Not the case. Not sure if I talked about it on here or not, but I’ve told quite a few brands that I’ve, that are looking at influencers, how I messed up, where I thought I decided to pay an influencer that was an architect or home rehab person that was redoing. I mean, beautiful photography that she would redo a room before and after walk everybody through the process, she was a phenomenal photographer and got a lot of interactions on her Instagram posts. So I was like, this is great. She’s hitting my target demographic perfectly, everybody that sees her posts likes it. So I’m going to get a lot of eyeballs. This is great. Did not work. It was a complete fail, I think I paid her 1200 bucks and it was a complete loss.
I think I got maybe $14 in sales and what I realized through the trial there from my brand, at least Joyful Dirt, it was people following an architectural person for inspiration is going to get very different likes than somebody that’s generating followers based on working through a health issue or they’re being followed because they give parenting tips.
The people that are liking those posts or interacting with them have a very different reason to follow them. And so you, as a brand need to understand, as you’re looking at those followers, why are they there? Are they there for the pretty pictures or are they there for the things that are in the pictures? So we’ve had great success, much cheaper influencer purchases for somebody that was saying, Hey, I’m actually going through a health thing trying to eat organically. And I’m using this product to grow my tomatoes or do this product to grow my leafy greens. And that was way better for us.

Jon:
That’s amazing.

Ryan:
Have a filter as you’re looking through that.

Jon:
We should definitely do an episode. I’d love to get your thoughts on influencers. I think we could definitely-

Ryan:
Just call Ryan wastes money, see how he waste his money.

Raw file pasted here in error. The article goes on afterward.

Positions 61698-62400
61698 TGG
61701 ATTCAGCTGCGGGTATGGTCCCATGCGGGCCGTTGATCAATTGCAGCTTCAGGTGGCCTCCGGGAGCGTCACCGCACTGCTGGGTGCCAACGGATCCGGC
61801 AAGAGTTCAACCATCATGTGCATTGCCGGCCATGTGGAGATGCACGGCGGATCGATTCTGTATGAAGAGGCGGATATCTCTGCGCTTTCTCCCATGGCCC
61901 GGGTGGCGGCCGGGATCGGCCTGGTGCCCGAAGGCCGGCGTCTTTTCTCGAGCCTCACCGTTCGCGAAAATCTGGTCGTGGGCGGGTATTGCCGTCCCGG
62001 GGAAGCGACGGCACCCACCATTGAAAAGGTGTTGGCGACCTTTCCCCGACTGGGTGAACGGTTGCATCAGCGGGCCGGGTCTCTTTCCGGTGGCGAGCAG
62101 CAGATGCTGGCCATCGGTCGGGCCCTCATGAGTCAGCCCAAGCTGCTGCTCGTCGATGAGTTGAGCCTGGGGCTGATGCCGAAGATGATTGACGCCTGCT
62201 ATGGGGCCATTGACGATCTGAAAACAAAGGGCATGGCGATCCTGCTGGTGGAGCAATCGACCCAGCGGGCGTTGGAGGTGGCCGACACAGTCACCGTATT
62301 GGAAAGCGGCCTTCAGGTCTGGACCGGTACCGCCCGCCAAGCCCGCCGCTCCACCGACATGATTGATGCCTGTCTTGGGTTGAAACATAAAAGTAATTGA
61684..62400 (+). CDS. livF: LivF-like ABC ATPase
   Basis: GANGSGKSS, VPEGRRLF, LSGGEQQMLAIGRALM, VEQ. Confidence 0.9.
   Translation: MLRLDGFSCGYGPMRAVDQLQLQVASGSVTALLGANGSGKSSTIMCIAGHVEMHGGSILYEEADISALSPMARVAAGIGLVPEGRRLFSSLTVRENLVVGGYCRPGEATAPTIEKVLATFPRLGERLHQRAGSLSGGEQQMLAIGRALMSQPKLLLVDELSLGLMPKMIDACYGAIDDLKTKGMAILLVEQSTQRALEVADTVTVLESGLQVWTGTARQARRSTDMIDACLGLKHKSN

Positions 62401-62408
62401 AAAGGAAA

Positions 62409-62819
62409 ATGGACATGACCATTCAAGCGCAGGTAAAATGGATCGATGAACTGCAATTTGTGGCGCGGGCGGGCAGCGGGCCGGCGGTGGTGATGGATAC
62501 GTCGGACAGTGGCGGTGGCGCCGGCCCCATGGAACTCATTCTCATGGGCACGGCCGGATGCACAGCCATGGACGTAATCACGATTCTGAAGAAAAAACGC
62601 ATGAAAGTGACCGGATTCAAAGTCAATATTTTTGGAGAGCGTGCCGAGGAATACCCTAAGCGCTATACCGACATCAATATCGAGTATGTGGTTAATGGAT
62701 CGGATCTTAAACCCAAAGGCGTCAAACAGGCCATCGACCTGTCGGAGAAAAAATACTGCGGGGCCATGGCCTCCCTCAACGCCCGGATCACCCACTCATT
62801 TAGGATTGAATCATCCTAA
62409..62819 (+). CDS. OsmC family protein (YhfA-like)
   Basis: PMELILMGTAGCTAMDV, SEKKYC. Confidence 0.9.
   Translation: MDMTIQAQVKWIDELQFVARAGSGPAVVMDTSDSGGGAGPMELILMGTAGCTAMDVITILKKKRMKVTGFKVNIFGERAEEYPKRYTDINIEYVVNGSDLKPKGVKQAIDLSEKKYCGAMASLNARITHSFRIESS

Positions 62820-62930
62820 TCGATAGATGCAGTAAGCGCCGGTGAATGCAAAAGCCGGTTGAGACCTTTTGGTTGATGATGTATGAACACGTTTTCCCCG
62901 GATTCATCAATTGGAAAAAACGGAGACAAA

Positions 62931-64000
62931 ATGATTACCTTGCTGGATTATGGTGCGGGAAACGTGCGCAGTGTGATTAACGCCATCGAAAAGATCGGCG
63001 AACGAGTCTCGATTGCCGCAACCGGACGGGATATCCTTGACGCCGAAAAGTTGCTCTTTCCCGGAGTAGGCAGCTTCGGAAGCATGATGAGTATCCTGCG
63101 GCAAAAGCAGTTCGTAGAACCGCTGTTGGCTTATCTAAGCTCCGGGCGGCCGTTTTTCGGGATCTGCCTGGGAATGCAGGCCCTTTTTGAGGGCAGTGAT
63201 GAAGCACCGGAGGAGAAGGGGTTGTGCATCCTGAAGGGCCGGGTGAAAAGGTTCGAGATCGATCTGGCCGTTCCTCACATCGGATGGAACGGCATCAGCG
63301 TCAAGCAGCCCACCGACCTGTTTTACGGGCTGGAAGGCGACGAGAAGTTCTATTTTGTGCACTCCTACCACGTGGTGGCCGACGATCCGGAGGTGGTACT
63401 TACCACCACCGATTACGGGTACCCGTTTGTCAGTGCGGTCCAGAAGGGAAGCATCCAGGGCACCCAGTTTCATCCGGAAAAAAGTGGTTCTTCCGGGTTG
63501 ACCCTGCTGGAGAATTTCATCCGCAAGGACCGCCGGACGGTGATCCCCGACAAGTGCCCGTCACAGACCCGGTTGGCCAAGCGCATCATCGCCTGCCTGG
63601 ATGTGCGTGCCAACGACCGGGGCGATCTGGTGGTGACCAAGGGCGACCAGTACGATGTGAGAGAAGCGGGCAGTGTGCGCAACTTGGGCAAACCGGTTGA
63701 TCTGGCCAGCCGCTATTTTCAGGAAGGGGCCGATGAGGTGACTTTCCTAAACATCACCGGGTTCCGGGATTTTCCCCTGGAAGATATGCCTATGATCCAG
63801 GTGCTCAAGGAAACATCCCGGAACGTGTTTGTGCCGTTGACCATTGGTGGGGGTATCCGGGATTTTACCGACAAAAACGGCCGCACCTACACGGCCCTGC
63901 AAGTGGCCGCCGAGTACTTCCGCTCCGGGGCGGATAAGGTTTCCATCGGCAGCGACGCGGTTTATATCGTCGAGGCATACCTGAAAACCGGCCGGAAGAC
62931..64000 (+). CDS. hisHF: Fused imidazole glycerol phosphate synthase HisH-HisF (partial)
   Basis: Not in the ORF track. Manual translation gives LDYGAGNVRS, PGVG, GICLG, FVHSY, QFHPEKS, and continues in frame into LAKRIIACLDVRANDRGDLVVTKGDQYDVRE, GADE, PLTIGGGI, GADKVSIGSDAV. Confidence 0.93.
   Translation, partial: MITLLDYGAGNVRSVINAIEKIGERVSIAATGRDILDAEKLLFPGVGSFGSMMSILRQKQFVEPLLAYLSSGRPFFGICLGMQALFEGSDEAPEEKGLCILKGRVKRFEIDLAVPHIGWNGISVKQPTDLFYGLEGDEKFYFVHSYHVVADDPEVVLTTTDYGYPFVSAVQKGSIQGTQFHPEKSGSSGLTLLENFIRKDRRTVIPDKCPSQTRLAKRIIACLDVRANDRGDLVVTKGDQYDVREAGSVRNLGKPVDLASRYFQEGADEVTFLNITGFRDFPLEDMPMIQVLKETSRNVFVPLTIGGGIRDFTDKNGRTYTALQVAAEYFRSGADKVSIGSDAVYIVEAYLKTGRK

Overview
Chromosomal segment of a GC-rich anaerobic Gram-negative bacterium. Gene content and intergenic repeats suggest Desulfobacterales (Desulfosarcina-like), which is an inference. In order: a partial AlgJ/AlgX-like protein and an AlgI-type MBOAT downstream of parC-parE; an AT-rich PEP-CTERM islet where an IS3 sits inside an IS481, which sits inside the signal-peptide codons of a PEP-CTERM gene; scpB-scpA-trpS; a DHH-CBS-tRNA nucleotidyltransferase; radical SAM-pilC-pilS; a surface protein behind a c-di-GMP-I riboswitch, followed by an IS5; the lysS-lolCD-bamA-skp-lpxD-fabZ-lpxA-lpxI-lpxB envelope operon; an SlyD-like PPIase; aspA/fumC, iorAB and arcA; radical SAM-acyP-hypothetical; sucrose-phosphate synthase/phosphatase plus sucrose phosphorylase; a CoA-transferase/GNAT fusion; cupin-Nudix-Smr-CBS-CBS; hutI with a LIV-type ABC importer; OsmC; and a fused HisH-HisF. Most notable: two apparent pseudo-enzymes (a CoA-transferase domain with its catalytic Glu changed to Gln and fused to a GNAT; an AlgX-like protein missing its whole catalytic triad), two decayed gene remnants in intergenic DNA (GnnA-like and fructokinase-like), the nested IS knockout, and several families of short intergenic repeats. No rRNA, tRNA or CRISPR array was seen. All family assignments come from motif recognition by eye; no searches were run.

Jon:
I’m noticing a theme here. I feel like we learn about that quite a bit. But it’s awesome. You’re willing to share.

Ryan:
But in marketing, you’re testing and measuring constantly, like you’re not going to bat a thousand, but if you’re not swinging, you’re definitely not going to hit one. And so that’s where I go out and my partners at least trust me to learn quickly, which is, I think what you have to do with the referral traffic is learn quick, because you’re not going to get it right every single time you’re going to see something that looks like it has a lot of potential. You go with it and then you realize, mm, that actually is not going to be something that works long term.

Jon:
Everybody listening on behalf of them, I’ll just say that. Thank you for being willing to burn your money so that everyone else and can learn.

Ryan:
Yes. If I could save you some money, just Venmo me, my wife will be appreciated.

Jon:
There we go. The call is out.

Announcer:
You’re listening to Drive and Convert the podcast focused on E-commerce growth. Your hosts are Jon MacDonald, founder of The Good, a conversion rate optimization agency that works with E-commerce brands to help convert more of their visitors into buyers and Ryan Garrow of Logical Position, digital marketing agency offering paper, click management, search engine optimization and website design services to brands of all sizes. If you find this podcast helpful, please help us out by leaving a review on apple podcasts and sharing it with a friend or colleague. Thank you.

Jon:
So are there any that are easier to set up then knowing, okay. Influencers might be a more difficult one.

Ryan:
I would say it’s the pay to play or simple display ads. Almost like if you see a source of traffic that allows you to reach out and say, Hey, I’d love to put a display ad. Like there was an article and you can see display ads on there. Like that Pink Bike example was a really good one because they allowed easy display ads. They were fairly inexpensive. I thought for the traffic source Pink Bike, if you’re listening, you could probably charge more sometimes, but then it’s figuring out who already likes you or is sending you traffic. And then you try to find more influencers or people like that. And so it’s, even if it’s just one or two, it doesn’t matter if you, how small your site is like I’m looking at, let me see. In real time, I’m looking at a referral links for a company that sells supplements and they got some sales from a site that says deal spotter.
So they had some referral sources coming from there. People that wanted to get a deal, say to coupon code that went out there, then you would go to, I would go to that and say, Hey, let’s see, can you pay to be promoted better within deal spotter? Or since there’s already people coming from there or are they just hijacking somebody else’s coupon code that you gave out for a completely different reason that may be something to look at. Obviously that’s a discounts and we want to be careful of how you’re discounting your brand and margin drain. But depending on what you’re in, that’s actually a supplement so that our margins are like at 85%. So margin trade may not be terrible because you’re just looking for lifetime value on those anyway.

Jon: